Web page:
This Chapman Conference is intended to review a decade of Earth science research on the mechanism(s) of arsenic mobilization in groundwater of southern Asia, identify those areas where a consensus has emerged and, in the case of several important open questions that remain, determine what types of experiments or studies are needed.
24.03.2009 - 27.03.2009
Siem Reap, Cambodia
Conference web site at:
Underlying (Bio)Geochemical Processes
- What is the relative timing of release of As and Fe?
- What are the biogeochemical processes responsible for arsenic (and iron) release?
- How important are potential back-reactions – e.g. arsenic adsorption?
- What fuels the biogeochemical process – e.g., plant- vs. animal-derived, or recent vs. ancient, organic matter?
- Are there critical nutrients limiting release of arsenic, and is there a source of these nutrients in arsenic hotspots?
- Can a detailed understanding of microbial populations help with understanding the distribution of As in groundwater?
Role of Hydrogeology and Transport
- How are groundwater arsenic concentrations affected by
surface conditions – e.g. clay or sand soils; agriculture, villages,
ponds or rivers?
- Is arsenic mobilized at a greater rate from certain types of sediments?
- Has the development of paddy fields significantly influenced the pattern of arsenic concentrations in groundwater?
- What will be the consequences of prolonged irrigation of rice paddies with groundwater elevated in arsenic?
Vulnerability of Low-Arsenic Aquifers – Policy Implications
- Is the age of a well since installation relevant and if so, how?
do arsenic concentrations respond to changes in recharge from village
construction, pond construction, shifting agricultural practices?
- Does the release of organic carbon from latrines lead to arsenic enrichments in groundwater?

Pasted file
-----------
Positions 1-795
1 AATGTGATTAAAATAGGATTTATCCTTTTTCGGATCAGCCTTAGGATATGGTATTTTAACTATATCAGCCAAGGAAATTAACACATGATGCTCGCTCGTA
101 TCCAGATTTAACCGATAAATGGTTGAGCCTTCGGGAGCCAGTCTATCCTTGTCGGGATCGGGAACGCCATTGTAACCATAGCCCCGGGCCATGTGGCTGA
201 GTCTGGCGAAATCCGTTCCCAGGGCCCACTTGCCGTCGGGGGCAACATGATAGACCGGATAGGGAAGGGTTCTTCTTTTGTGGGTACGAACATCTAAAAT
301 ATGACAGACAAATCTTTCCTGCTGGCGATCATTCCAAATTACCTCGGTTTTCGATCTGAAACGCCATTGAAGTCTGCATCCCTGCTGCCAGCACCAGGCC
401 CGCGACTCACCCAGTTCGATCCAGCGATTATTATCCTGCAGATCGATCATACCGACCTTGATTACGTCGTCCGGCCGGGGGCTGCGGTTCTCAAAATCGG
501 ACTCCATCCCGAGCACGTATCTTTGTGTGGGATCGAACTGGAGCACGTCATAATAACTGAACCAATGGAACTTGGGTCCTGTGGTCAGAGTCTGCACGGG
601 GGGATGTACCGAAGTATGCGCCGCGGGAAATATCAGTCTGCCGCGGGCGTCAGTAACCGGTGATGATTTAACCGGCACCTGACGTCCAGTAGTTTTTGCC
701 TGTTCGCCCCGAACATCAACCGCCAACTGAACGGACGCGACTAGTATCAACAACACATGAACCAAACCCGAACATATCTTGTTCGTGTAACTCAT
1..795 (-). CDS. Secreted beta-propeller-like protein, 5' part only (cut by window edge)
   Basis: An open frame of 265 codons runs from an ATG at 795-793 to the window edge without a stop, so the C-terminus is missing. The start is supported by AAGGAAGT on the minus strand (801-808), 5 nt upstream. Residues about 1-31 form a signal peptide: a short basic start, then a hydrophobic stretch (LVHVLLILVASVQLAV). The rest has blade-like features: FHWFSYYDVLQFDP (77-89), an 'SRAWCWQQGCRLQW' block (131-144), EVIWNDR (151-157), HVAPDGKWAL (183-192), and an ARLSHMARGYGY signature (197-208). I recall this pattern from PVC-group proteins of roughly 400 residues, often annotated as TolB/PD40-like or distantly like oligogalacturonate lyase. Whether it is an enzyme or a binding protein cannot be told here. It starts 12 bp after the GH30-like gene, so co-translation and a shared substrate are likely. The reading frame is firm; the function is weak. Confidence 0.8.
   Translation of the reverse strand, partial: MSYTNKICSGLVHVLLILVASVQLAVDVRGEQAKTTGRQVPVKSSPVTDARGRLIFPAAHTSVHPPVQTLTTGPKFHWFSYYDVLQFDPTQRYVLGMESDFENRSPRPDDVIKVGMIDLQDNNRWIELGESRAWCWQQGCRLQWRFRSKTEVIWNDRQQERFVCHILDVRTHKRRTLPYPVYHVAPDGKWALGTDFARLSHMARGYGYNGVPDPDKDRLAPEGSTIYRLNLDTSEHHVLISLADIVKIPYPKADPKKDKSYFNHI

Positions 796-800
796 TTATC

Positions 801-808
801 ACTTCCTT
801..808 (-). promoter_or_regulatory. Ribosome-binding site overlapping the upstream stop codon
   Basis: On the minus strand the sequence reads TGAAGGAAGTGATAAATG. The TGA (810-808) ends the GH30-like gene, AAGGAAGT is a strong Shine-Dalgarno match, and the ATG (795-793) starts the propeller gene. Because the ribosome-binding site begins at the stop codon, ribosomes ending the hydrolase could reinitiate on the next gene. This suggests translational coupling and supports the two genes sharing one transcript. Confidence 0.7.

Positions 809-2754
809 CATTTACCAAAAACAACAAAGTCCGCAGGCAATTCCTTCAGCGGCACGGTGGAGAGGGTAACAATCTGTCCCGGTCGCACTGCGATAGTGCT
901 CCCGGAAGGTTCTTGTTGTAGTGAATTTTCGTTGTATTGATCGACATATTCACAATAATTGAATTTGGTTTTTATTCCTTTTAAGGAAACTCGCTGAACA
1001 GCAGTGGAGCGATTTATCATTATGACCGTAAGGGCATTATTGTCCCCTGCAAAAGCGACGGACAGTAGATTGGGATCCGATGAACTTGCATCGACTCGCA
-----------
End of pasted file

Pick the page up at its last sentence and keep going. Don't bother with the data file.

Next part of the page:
- How do arsenic concentrations vary with concentrations of other potentially harmful solutes, such as manganese and heavy metals?
- What simple/cheap observations might aid the targeting of low arsenic aquifers?
- Can biogeochemical processes be harnessed to remove arsenic from groundwater in situ and ex situ?
- Do we know enough about the biogeochemistry/microbial ecology of deep wells, and how they will respond to prolonged pumping?
Consensus(?) and Critical Experiments
- What are the similarities and differences between Himalaya
catchments where arsenic is found (or not found) in groundwater in
terms of spatial patterns, organic carbon sources, and land-use
- Are there commonalities between the mechanisms of arsenic release in inland and coastal aquifers?
- Are laboratory studies to identify arsenic-mobilizing microorganisms and the functional genes that they carry useful?
- Can laboratory experiments help us understand processes in situ and inform mitigation strategies?
hydrogeologic methods widely applied in the West to groundwater
contamination problems (3D flow and transport modeling, 3D networks of
pressure transducers, field-scale tracer tests...) be applied to
understand arsenic contamination in poor countries?
- Why have these methods been applied so sparingly?
- What should we as a research community do collectively to project future groundwater levels of arsenic and evaluate long-term solutions?
|November 21,2008||Submission of abstracts |